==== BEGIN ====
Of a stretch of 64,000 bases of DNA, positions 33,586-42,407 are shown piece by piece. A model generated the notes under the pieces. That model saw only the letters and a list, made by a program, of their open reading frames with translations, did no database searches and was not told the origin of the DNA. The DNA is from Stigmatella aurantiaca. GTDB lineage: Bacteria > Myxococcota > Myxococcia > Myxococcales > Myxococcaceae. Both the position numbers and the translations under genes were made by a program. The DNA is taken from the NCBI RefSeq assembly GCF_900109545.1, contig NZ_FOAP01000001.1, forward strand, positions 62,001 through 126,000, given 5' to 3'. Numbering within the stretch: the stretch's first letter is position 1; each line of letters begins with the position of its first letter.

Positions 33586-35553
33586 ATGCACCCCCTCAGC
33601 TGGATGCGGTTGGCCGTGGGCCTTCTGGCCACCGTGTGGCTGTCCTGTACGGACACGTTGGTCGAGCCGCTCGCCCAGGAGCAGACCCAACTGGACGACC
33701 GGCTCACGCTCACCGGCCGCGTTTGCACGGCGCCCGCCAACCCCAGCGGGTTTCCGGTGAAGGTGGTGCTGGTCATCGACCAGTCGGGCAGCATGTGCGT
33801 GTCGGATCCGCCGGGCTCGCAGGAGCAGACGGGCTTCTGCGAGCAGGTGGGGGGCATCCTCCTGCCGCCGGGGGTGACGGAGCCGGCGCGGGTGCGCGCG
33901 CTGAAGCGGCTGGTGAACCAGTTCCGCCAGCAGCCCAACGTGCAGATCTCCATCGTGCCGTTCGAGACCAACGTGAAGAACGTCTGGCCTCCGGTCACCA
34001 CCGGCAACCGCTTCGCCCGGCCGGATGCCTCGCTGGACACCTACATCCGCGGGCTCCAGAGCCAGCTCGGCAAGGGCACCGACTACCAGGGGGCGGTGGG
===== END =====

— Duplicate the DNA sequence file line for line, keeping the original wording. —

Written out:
Of a stretch of 64,000 bases of DNA, positions 33,586-42,407 are shown piece by piece. A model generated the notes under the pieces. That model saw only the letters and a list, made by a program, of their open reading frames with translations, did no database searches and was not told the origin of the DNA. The DNA is from Stigmatella aurantiaca. GTDB lineage: Bacteria > Myxococcota > Myxococcia > Myxococcales > Myxococcaceae. Both the position numbers and the translations under genes were made by a program. The DNA is taken from the NCBI RefSeq assembly GCF_900109545.1, contig NZ_FOAP01000001.1, forward strand, positions 62,001 through 126,000, given 5' to 3'. Numbering within the stretch: the stretch's first letter is position 1; each line of letters begins with the position of its first letter.

Positions 33586-35553
33586 ATGCACCCCCTCAGC
33601 TGGATGCGGTTGGCCGTGGGCCTTCTGGCCACCGTGTGGCTGTCCTGTACGGACACGTTGGTCGAGCCGCTCGCCCAGGAGCAGACCCAACTGGACGACC
33701 GGCTCACGCTCACCGGCCGCGTTTGCACGGCGCCCGCCAACCCCAGCGGGTTTCCGGTGAAGGTGGTGCTGGTCATCGACCAGTCGGGCAGCATGTGCGT
33801 GTCGGATCCGCCGGGCTCGCAGGAGCAGACGGGCTTCTGCGAGCAGGTGGGGGGCATCCTCCTGCCGCCGGGGGTGACGGAGCCGGCGCGGGTGCGCGCG
33901 CTGAAGCGGCTGGTGAACCAGTTCCGCCAGCAGCCCAACGTGCAGATCTCCATCGTGCCGTTCGAGACCAACGTGAAGAACGTCTGGCCTCCGGTCACCA
34001 CCGGCAACCGCTTCGCCCGGCCGGATGCCTCGCTGGACACCTACATCCGCGGGCTCCAGAGCCAGCTCGGCAAGGGCACCGACTACCAGGGGGCGGTGGG